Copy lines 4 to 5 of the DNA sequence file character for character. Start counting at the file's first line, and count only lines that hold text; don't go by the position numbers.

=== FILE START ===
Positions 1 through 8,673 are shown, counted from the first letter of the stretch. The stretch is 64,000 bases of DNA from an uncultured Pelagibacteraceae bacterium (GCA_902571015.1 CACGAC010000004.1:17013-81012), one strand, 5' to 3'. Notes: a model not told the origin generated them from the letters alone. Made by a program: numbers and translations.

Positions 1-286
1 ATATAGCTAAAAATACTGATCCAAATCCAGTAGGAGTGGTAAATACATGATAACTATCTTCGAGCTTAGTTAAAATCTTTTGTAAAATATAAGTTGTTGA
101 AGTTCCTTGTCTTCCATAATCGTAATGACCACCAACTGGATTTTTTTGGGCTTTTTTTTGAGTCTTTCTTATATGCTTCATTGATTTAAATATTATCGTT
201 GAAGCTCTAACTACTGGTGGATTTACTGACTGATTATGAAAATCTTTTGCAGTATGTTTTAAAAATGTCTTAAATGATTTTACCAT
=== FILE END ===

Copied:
101 AGTTCCTTGTCTTCCATAATCGTAATGACCACCAACTGGATTTTTTTGGGCTTTTTTTTGAGTCTTTCTTATATGCTTCATTGATTTAAATATTATCGTT
201 GAAGCTCTAACTACTGGTGGATTTACTGACTGATTATGAAAATCTTTTGCAGTATGTTTTAAAAATGTCTTAAATGATTTTACCAT